NPR reviews Salman Rushdie’s latest memoir, “Knife”

Knife, new memoir, NPR, Salman Rushdie

Renowned author Salman Rushdie was attacked on stage at the Chautauqua Institution in western New York on August 12, 2022. In his new memoir “Knife: Meditations After an Attempted Murder,” Rushdie reflects on the incident and its aftermath. Despite suffering lasting scars, including blindness in one eye, Rushdie recounts his recovery process, the support he received from loved ones, and his feelings towards his alleged attacker, Hadi Matar.

Matar, currently in custody and facing charges of second-degree attempted murder and second-degree assault, had his trial postponed after Rushdie’s announcement of his memoir. In “Knife,” Rushdie touches on various aspects of his life, including avoiding rehashing “The Satanic Verses,” advocating for freedom of speech, and his marriage to poet and novelist Rachel Eliza Griffiths.

Rushdie emphasizes the importance of freedom of speech, particularly criticizing progressives and the left for abandoning this principle. Furthermore, he delves into his marriage with Griffiths, highlighting her unwavering support during his recovery. Despite considering reaching out to his attacker in the memoir, Rushdie ultimately chooses a different path towards understanding, delving into an exercise of deep empathy that helps him find closure.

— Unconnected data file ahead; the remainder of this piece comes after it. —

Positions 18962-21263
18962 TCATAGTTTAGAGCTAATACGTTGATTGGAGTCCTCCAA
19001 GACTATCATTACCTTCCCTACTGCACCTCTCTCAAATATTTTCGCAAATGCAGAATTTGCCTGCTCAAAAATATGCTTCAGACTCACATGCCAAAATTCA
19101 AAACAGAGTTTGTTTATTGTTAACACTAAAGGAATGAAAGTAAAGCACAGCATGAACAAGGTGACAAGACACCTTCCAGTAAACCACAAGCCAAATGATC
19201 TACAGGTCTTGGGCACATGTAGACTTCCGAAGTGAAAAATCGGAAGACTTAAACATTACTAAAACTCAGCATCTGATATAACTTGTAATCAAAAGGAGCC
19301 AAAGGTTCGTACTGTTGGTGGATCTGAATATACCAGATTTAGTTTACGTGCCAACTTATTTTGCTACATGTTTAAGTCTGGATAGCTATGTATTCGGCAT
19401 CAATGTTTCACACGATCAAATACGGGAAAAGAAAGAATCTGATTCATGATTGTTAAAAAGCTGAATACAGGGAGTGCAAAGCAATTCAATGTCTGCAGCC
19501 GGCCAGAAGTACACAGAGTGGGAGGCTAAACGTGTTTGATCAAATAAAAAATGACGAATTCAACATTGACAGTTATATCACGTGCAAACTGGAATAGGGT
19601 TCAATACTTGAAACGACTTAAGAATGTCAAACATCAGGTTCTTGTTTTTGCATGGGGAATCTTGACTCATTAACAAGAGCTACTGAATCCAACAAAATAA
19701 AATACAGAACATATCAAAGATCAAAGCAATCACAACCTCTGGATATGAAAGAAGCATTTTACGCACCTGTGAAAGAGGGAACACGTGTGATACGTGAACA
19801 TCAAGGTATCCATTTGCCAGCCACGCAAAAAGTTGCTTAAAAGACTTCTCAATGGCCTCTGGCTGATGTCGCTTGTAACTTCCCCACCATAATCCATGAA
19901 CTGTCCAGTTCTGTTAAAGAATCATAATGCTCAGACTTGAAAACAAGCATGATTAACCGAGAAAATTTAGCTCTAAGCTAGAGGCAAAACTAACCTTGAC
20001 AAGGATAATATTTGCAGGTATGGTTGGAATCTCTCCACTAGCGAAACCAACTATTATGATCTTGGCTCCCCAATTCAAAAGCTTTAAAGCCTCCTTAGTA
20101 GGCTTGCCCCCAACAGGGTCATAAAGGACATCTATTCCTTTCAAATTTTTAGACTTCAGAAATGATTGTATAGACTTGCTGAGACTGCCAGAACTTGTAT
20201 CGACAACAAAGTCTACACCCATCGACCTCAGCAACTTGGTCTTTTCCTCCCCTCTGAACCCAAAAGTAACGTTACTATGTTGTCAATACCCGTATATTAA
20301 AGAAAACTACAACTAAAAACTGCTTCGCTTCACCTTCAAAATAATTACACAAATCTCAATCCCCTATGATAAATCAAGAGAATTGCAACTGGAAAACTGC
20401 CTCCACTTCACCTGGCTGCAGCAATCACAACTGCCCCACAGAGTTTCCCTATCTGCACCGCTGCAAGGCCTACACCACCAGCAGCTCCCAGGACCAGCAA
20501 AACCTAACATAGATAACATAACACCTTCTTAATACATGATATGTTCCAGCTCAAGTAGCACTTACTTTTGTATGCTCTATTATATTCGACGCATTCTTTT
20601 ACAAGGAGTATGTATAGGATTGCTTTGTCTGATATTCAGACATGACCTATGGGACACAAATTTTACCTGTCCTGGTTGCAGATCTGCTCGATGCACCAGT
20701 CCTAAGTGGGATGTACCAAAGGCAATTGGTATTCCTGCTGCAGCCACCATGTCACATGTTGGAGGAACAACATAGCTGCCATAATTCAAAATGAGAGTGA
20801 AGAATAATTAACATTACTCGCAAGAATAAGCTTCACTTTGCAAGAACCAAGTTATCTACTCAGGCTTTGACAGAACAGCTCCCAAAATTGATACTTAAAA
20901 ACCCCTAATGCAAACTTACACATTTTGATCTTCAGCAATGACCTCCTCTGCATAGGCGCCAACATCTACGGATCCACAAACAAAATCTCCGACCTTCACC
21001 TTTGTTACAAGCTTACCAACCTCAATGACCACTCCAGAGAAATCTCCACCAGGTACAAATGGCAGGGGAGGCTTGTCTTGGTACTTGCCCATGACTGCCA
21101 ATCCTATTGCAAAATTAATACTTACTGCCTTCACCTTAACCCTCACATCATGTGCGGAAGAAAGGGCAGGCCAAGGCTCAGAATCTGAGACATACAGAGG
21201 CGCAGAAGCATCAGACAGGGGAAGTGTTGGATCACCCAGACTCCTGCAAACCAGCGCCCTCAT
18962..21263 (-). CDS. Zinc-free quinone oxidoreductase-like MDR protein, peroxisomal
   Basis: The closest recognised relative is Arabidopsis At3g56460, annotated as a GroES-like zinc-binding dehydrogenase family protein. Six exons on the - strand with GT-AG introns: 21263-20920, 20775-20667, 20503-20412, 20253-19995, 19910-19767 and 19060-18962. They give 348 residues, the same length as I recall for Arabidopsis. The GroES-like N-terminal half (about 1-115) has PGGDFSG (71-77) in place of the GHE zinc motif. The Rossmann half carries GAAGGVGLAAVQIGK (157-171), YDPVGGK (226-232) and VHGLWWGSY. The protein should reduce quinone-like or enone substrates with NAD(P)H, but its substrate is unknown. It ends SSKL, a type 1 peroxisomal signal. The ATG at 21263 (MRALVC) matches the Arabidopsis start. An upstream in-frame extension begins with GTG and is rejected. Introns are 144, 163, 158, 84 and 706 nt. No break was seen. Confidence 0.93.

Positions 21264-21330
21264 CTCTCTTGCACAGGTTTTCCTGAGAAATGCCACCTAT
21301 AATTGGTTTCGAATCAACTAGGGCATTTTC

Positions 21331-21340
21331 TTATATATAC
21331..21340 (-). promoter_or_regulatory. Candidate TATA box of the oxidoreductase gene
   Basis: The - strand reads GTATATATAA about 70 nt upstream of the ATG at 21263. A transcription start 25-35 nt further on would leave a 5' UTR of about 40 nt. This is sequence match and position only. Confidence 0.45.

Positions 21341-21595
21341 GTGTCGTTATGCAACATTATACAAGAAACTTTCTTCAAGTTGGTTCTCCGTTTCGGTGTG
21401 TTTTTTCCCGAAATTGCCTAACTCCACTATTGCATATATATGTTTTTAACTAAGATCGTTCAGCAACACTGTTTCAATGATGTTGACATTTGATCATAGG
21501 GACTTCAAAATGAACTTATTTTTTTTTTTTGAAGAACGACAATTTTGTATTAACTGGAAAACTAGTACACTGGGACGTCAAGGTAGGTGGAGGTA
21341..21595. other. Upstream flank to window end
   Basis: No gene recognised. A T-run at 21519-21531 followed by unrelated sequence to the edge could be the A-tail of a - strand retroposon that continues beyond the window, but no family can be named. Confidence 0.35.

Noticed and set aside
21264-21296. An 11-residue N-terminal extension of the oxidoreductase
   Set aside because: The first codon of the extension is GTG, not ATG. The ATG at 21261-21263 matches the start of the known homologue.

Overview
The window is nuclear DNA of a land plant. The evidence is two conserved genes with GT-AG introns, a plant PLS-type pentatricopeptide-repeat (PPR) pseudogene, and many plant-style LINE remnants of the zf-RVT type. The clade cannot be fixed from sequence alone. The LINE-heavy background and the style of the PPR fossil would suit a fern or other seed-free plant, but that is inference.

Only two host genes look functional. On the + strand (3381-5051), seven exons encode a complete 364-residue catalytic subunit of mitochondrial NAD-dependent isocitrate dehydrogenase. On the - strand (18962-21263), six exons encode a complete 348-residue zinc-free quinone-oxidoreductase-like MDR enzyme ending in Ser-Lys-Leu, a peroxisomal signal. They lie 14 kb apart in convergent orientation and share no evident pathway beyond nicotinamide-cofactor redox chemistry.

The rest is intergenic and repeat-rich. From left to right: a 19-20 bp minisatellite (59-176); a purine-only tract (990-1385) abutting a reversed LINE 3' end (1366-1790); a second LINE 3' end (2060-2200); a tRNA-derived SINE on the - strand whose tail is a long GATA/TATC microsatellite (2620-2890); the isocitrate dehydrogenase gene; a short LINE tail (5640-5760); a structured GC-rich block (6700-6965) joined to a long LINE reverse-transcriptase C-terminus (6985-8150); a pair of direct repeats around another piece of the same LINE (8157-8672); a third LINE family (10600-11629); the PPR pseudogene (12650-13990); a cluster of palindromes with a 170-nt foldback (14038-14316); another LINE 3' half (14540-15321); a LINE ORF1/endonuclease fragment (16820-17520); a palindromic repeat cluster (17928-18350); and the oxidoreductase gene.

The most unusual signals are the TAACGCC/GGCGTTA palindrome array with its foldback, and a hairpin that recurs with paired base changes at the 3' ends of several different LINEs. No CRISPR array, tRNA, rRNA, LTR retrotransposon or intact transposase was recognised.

As he navigates through his journey post-attack, Rushdie hints at a possible documentary in the works, showcasing his thoughts and experiences during this challenging time. Through “Knife,” Rushdie provides readers with a glimpse into his life and mindset, offering insights into resilience, empathy, and the pursuit of artistic freedom.

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